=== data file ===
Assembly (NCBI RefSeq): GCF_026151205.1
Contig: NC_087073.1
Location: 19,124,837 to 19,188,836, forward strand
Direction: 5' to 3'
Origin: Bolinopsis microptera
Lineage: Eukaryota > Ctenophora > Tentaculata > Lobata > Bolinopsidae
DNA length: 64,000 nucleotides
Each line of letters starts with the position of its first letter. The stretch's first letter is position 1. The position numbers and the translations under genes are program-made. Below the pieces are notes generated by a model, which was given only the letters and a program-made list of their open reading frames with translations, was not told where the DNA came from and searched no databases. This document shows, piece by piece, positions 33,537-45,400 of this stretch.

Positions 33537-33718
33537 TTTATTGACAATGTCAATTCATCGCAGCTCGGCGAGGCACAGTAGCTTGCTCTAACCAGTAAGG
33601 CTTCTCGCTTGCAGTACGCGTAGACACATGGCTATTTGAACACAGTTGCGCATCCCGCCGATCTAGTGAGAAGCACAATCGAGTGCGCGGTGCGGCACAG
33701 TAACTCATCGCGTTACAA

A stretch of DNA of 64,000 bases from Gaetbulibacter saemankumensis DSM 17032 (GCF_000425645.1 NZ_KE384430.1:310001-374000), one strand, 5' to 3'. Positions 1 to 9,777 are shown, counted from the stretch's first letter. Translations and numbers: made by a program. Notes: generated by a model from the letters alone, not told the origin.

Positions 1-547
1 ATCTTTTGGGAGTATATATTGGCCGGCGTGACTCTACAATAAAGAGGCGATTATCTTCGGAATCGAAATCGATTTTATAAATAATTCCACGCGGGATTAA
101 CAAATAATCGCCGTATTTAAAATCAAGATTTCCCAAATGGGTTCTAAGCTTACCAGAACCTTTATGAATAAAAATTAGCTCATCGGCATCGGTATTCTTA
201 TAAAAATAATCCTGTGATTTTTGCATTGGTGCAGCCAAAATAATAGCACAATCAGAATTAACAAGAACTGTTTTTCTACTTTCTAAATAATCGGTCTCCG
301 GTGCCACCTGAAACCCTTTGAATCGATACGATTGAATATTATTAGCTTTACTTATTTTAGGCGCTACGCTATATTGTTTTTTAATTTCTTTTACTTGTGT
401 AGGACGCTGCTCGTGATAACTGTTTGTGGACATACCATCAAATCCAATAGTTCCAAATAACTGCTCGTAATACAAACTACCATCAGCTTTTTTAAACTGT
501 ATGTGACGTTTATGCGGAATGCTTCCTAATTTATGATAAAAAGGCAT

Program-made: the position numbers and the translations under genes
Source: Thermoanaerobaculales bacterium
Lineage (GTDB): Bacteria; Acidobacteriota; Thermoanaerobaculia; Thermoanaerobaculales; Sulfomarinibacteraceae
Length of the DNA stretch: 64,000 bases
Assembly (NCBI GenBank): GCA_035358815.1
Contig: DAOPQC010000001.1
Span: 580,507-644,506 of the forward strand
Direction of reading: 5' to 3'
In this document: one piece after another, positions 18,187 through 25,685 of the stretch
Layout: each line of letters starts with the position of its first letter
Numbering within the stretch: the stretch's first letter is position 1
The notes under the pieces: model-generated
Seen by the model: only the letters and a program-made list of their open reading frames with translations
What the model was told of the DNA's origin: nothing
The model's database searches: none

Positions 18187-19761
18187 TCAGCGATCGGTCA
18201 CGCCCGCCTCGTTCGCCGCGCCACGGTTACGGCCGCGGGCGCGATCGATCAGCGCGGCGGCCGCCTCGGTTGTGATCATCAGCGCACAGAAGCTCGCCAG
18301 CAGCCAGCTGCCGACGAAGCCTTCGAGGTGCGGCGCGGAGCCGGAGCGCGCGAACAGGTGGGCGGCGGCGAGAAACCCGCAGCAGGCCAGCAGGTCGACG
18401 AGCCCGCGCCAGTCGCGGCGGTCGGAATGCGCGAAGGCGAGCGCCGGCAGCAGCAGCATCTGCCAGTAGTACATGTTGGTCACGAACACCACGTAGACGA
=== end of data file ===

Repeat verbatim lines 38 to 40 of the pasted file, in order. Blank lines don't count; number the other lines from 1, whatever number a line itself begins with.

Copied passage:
18201 CGCCCGCCTCGTTCGCCGCGCCACGGTTACGGCCGCGGGCGCGATCGATCAGCGCGGCGGCCGCCTCGGTTGTGATCATCAGCGCACAGAAGCTCGCCAG
18301 CAGCCAGCTGCCGACGAAGCCTTCGAGGTGCGGCGCGGAGCCGGAGCGCGCGAACAGGTGGGCGGCGGCGAGAAACCCGCAGCAGGCCAGCAGGTCGACG
18401 AGCCCGCGCCAGTCGCGGCGGTCGGAATGCGCGAAGGCGAGCGCCGGCAGCAGCAGCATCTGCCAGTAGTACATGTTGGTCACGAACACCACGTAGACGA